I just finished reading Thirteen Reason Why by Jay Asher. What a heavy book! I have known a few families who were struck with the tragedy of suicide. In most cases, there was no suicide note…let alone an exact account as to what lead to the decision. Just a word of caution, if you haven’t read the book, please know there are spoilers all throughout this post. So, maybe save the reading for when you finish the book.
Even though I doubted someone would leave such detailed tapes, I was captivated by them. I think it is a testament to a writer’s ability when the reader knows exactly where the story leads, but still follows. This was a lot like The Book Thief by Markus Zusak. He told me the end a few pages into the intro and I still cried when it finally happened.
I didn’t cry with Thirteen Reasons Why, but I was mesmerized nonetheless. The ingenious of this story was the pairing of “narrators.” There was the girl’s depiction. She, of course, was the victim. Therefore, every story was demonized. She had hate for most of these people. She blamed them for causing this conclusion to her life. On her own, this would be the typical “bully” novel. I get tired of news programs and such explaining a tragedy with the simple “bully” word. In real life, bullying is real. In real life, bullying is damaging. And, in real life, bullying is not simple.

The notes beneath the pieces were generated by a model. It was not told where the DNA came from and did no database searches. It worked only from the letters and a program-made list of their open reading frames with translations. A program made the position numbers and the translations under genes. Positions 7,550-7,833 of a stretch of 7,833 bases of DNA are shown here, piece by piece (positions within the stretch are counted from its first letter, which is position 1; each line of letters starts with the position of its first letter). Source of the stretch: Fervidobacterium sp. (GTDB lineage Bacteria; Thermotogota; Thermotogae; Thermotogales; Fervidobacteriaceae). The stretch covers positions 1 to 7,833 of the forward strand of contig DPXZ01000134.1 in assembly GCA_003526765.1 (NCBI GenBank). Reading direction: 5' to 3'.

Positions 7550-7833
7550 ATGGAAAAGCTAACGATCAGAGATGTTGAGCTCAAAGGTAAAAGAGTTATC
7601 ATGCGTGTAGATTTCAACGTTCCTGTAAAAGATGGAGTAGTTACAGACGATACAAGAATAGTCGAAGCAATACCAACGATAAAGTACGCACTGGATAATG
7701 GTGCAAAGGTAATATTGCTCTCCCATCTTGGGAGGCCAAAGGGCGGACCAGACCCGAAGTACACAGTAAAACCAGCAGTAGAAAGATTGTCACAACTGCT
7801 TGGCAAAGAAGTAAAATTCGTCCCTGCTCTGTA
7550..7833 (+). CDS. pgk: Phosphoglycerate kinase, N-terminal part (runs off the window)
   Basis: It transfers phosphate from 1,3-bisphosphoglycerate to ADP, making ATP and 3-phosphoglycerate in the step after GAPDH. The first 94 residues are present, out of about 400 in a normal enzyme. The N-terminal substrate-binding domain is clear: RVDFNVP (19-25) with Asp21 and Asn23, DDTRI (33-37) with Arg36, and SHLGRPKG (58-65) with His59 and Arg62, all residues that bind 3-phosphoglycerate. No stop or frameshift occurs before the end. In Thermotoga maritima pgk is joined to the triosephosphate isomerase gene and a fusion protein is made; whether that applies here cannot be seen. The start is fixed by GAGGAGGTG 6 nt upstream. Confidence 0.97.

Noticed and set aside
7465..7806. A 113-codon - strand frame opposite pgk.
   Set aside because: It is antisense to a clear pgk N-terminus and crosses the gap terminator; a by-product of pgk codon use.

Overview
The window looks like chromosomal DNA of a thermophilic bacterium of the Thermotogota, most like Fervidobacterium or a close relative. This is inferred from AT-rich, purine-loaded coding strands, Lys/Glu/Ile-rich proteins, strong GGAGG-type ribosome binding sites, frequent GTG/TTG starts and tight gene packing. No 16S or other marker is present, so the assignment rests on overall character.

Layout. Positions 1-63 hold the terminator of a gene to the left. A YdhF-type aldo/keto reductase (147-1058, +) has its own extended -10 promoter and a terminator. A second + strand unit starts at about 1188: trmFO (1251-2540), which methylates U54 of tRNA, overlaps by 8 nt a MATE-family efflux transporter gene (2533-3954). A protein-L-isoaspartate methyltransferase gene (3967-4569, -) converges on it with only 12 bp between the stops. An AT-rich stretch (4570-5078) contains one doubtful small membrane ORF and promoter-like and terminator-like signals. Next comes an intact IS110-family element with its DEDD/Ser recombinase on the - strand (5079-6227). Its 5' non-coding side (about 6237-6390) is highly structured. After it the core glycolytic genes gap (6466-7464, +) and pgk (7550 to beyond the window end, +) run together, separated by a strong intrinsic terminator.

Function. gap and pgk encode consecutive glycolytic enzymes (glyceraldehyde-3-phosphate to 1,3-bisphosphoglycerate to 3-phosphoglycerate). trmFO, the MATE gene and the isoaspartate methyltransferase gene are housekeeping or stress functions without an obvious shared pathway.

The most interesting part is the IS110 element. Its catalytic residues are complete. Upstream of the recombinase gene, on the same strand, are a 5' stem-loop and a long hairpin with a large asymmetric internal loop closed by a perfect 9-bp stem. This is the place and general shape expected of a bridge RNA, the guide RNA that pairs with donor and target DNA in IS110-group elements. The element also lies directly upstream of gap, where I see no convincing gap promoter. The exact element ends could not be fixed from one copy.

If Asher had picked any of the other twelve people Hannah blamed, the impact would have been too diverse. Their perspective would be tainted by what they had done. But he picked Clay. This provided a reliable counter to Hannah’s account. He sympathized with her. He cried for her struggles. But he also saw her part in the isolation and ultimate destruction. She made the choice not to reach out…not really.
The closest she came to telling someone came with an encounter with a teacher. With me being in the profession, I actually cringed when the scene began. “Not another teacher-bashing scene,” I thought. Yet, even that was spoken with such truth. She never actually said what she was going through. Teaching high school, I know how difficult it is to judge teenage emotions. Everything is so high and important it’s hard to gage if they don’t open up.
There are no easy answers in this book. Are the kids to blame? Yes. Could Hannah have done more to get help? Probably. Should people have noticed more? Yes. Was that hard to do? Yes. Regardless of who is to blame, is it a tragedy? Absolutely.
Life is complex. People are complex. No one knows where others are coming from. No one completely knows other people. One of the greatest thoughts in this novel is that we don’t know what impact our actions have on others. That is something to ingrain in ourselves and our youths.
This book is not the happy book of summer. But it covers a topic that is too common, and it does so with class and intellect.